My First Experience with The Bridge

“Um, Abbi, what’s the Bridge?” 

This is what a lot of my bulletin/calendar proofreading sounds like in my first months of serving UUMC. I have fresh eyes, so I keep asking fresh questions: “What’s this? Where’s that?” I hope to continue this spirit of newness and openness as I get more familiar here---because I always want us to be prepared to welcome first-time guests.

Abbi (the amazing communications and office manager at UUMC) answered my questions by explaining that The Bridge is, among other things, a homeless feeding ministry. I liked the sound of that. So, knowing nothing else, my husband Adam and I decided to go. 

Now, I like to stay within my comfort zone. I’m also very detail-oriented. My instinct is always to pick up the phone and use my United Methodist pastor-network to get detailed directions and find out who else is involved --- just generally poke around until I feel comfortable. 

But this time I wanted to go as a first-time visitor. I was determined to do this, dear reader, on your behalf, so that I could say, “See! If I did it, anyone can!” 

So Adam met me at the church so we could drive downtown together. In case you are looking for directions to the Bridge from UUMC, here goes: from Delmar, take Skinker to I-64, go east for __ miles (okay, I’ve forgotten how many miles this was), get off at Exit 38-D... when your driver-husband says, "There is no 38-D!" then get off at 38-B instead. This is where my directions get a little fuzzy because raised voices ensued. We're new at this marriage thing (as well as the living-in-St-Louis thing), so we're still learning what activities don't go well together (e.g., me navigating + Adam driving).

But we made it. The parking lot was super-easy to find. The sign to the church says, "Centenary UMC. A place where miracles happen." (I love University UMC’s tagline: “Be You. Be Loved. Belong”—but “A Place Where Miracles Happen” is a close second! I’m glad to be part of a denomination where each congregation can support each other and cheer when other United Methodist churches reach out to their community).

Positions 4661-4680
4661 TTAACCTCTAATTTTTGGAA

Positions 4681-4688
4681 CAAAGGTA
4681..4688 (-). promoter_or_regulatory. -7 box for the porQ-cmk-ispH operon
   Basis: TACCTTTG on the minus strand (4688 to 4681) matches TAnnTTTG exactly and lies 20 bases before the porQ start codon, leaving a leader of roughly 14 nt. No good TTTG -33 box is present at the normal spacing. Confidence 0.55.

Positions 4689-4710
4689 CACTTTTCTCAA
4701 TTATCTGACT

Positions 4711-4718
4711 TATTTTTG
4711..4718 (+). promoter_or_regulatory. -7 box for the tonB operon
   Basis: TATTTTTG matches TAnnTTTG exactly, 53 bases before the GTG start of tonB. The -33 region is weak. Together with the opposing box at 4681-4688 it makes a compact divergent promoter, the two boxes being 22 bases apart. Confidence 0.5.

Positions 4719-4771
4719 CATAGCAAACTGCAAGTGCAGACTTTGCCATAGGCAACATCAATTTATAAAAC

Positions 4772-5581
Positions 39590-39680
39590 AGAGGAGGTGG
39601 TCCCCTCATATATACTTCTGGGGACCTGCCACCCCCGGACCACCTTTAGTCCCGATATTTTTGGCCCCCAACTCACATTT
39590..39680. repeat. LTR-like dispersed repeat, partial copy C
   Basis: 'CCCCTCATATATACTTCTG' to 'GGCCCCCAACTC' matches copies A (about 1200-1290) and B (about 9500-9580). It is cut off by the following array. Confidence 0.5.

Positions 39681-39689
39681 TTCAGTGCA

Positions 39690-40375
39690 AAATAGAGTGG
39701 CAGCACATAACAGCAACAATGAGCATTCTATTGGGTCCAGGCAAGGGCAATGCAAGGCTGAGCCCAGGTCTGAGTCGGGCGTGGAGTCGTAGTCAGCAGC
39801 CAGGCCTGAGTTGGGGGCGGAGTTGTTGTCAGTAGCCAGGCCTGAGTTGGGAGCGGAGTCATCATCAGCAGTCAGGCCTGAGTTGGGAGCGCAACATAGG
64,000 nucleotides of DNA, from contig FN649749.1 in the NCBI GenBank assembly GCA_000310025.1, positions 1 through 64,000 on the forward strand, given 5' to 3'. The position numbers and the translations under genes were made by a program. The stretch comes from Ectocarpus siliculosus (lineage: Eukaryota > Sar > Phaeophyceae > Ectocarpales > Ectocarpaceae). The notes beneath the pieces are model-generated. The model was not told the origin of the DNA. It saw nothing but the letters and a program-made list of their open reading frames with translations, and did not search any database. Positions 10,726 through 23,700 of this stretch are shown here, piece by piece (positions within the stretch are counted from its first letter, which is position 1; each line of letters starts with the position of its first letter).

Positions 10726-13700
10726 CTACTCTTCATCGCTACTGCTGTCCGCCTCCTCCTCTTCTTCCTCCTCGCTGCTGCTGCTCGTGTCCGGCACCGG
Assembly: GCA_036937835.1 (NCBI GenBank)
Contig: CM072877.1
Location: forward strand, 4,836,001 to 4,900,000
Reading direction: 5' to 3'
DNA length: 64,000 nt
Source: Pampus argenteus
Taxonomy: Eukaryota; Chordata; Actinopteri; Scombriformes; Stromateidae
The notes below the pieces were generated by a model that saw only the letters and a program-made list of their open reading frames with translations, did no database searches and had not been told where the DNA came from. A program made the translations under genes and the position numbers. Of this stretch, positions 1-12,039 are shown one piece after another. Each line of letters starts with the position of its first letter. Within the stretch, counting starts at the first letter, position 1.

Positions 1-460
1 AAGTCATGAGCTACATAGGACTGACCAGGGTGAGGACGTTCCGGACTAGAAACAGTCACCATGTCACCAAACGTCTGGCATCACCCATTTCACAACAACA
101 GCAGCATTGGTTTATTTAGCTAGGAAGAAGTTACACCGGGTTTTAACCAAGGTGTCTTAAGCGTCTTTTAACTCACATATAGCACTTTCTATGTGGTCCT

We pulled into the parking lot and immediately saw a University UMC member walking in. He showed us how to sign in as a volunteer. As I signed my name, I saw a whole list of names above me labeled "UUMC." 

We got there about 4:35 and were put to work right away. Everyone else was there earlier and in the future, we'll try to be, too!

I loved standing between church people, working as a team. We were given aprons, hair nets, and disposable gloves. (I was told in the future that open-toed shoes wouldn’t work but I got a pass for my first day).

We cracked dozens and dozens of eggs for breakfast the next morning. And then we joined the serving line. I had the easy job of adding bread to a plate already full of chicken, mashed potatoes & gravy, corn on the cob, and a beautifully-tossed salad.

In addition to local churches, individuals, and non-profits, local stores also donate food supplies. I was thrilled to see cupcakes from my favorite local cupcake place (yes, I have been here two months and already have a favorite cupcake place!).

Clean up at the Bridge was very organized and efficient. Guests clear their plates and wipe down the tables. After serving at other food service agencies, I can attest to how important this is: organized missions show the people receiving that we care about the safe and welcoming experience and not just about delivering food. 

We quickly loaded dishes into the dishwasher (my job was wheeling the carts of dishes in from the other room), and before I knew it, we were done! We did leave a little hungry after smelling this amazing food for an hour.

You can go once and fit in right away (that's always a concern of mine when serving) --- or you can come back every month and build a relationship with the Bridge and the people there. 

Near the end of our time cleaning up, the main dishwasher asked me, “So, preacher, what does your husband do?” 

“He teaches historical theology.” 

(quizzical look)

“He studies what it means to be church.”

Occasionally Adam and I look at each other and say, let's go BE church. So we did.

Note: If you want better directions, please e-mail Dan Barrett. He is at The Bridge regularly!